Smorgasbord Blog Magazine – The Music Column with William Price King – ABBA – Part Three – Mid-1970s


Last week William Price King took us through the early 1970s as ABBA is formed and their first hits make it into the charts.. This week the 1970s continue with even more sensational music. Time to hand over to William to take us through the most popular tracks to be released.

“Honey, Honey” was released as the second single from their second studio album, “Waterloo,” after the success of the title track which won the 1974 “Eurovision Song Contest.” This was the last official recording by the group in their own language, and was released as a double A-side with the Swedish “Waterloo” single.

In its English format, “Honey, Honey” was released with “King Kong Song” as the B-side. “Honey, Honey” spent 4 months in the top 5 in West Germany and also reached the top 5 in Austria, Spain, and Switzerland. In the U.S. “Honey, Honey” was moderately successful compared to the group’s later singles. It reached No.27 on both the Billboard Hot 100 and Adult Contemporary charts; the 1st ABBA single to reach the AC chart.

In November 1974, ABBA embarked on their first European tour, playing dates in Denmark, West Germany and Austria. It was not as successful as the band had hoped, since most of the venues did not sell out. Due to a lack of demand, they were even forced to cancel a few shows, including a sole concert scheduled in Switzerland. The second leg of the tour, which took them through Scandinavia in January 1975, was very different. They played to full houses everywhere and finally got the reception they had aimed for. Live performances continued in the middle of 1975 when ABBA embarked on a fourteen open-air date tour of Sweden and Finland. Their Stockholm show at the Gröna Lund amusement park had an estimated audience of 19,200. Björn Ulvaeus later said that “If you look at the singles we released straight after Waterloo, we were trying to be more like the Sweet, a semi-glam rock group, which was stupid because we were always a pop group.”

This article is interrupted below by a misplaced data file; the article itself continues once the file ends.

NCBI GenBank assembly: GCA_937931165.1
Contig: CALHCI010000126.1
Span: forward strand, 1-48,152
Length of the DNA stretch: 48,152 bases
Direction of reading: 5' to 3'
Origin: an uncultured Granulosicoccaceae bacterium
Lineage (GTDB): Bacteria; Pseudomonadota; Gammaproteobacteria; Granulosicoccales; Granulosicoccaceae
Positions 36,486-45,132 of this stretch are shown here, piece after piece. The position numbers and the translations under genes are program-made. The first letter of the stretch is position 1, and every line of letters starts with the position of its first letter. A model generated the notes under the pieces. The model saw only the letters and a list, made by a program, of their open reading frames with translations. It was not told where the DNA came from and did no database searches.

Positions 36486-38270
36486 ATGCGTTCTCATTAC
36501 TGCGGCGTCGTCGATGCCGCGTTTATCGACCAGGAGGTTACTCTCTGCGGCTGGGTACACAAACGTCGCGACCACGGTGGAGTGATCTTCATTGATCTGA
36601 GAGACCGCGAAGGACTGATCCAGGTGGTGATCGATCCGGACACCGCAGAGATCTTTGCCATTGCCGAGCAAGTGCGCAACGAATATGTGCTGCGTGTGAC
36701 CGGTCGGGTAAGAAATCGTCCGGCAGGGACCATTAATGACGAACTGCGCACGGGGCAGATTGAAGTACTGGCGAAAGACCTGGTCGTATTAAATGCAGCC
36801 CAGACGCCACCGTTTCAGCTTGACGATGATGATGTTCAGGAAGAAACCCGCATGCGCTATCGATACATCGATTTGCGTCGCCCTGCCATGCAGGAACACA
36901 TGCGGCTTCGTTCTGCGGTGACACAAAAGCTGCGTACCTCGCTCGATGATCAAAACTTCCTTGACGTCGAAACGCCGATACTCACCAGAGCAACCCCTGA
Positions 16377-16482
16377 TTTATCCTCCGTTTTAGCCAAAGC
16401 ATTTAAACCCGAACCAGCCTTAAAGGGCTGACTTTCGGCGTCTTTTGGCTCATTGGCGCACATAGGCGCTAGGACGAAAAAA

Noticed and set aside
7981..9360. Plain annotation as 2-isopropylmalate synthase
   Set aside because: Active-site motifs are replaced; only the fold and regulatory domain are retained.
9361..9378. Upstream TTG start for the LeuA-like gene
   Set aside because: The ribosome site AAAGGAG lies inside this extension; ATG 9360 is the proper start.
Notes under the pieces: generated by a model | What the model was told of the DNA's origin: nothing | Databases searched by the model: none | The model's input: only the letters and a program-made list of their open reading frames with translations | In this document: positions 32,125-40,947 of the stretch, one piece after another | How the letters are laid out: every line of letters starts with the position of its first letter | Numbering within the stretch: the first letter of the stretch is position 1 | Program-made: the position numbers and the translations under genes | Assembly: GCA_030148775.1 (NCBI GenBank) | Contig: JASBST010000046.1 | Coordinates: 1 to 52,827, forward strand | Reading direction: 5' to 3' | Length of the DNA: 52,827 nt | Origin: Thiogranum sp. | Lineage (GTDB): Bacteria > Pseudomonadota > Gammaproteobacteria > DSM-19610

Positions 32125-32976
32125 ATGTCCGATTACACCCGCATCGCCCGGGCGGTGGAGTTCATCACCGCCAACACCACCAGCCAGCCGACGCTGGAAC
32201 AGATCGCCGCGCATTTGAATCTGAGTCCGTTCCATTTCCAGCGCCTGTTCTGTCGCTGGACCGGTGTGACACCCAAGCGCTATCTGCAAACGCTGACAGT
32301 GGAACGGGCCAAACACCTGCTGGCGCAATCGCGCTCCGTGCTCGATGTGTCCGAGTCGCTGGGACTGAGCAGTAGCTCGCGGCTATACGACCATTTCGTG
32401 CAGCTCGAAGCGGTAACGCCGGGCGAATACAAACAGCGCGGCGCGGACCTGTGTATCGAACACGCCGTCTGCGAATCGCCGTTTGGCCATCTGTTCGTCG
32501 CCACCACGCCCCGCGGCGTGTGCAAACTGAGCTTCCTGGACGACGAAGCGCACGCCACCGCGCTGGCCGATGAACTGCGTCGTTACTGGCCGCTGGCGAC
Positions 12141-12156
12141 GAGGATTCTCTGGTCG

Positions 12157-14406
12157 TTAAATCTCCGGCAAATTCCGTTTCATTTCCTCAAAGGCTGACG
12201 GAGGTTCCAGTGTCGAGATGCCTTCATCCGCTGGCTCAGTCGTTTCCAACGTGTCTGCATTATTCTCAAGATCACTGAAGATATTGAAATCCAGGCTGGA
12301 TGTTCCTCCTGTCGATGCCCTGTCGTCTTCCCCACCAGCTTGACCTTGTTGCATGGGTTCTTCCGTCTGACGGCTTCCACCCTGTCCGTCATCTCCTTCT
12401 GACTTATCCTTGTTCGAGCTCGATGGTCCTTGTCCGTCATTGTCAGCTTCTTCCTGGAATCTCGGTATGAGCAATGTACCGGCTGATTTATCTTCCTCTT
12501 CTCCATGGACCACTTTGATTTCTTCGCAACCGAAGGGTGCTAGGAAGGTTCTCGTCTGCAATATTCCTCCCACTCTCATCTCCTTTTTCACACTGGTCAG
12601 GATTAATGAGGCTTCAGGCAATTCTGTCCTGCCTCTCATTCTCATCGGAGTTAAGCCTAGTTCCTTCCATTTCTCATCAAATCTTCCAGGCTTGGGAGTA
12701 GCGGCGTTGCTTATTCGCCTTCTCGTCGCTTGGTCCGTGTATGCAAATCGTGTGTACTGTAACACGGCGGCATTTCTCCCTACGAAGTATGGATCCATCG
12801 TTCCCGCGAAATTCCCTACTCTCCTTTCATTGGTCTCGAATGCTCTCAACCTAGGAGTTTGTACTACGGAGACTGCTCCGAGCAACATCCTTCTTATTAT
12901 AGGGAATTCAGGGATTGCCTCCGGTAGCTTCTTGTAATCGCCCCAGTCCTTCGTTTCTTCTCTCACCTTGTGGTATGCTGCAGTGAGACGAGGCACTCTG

So Long” was the first single from the album “ABBA.” This song is quite similar, musically, to “Waterloo.” ABBA performs parts of the song “live” in the film “ABBA: The Movie,” 1977. “So Long” was released as a single in the United Kingdom but it received no airplay from Radio 1 and failed to chart, which based on its ongoing popularity is surprising.

“I Do, I Do, I Do, I Do, I Do” was ABBA’s next major worldwide hit after “Waterloo.” It was the second single to be released from their “ABBA” album, and one of the last songs to be recorded for the album. This song was inspired by the European “schlager” music* of the 1950s, and also by the saxophone sound of American 1950s orchestra leader Billy Vaughn. “I Do, I Do, I Do, I Do, I Do”, put ABBA firmly back in the spotlight.

* Schlager music is a style of popular music which is generally a catchy instrumental accompaniment to vocal pieces of pop music with easy to understand, happy-go-lucky and often sentimental lyrics.

“SOS” is unique among pop songs of the period, opening with an unaccompanied classical keyboard in a subdued D-minor key. Unlike most ABBA tracks that preceded it, the vocal begins with an emotional solo performance by Fältskog.Lyricist Ulvaeus has said that, after three years of trying to figure out what style would define them, ABBA found its identity as a pop group with the release of “SOS.” The song was the subject of one of the first pioneering music videos produced by directorLasse Hallströmfor the band. Much of the video is filmed from an overhead camera, as if from a tower or lighthouse, with the bandmates’ faces sometimes distorted, as though shot through a prism.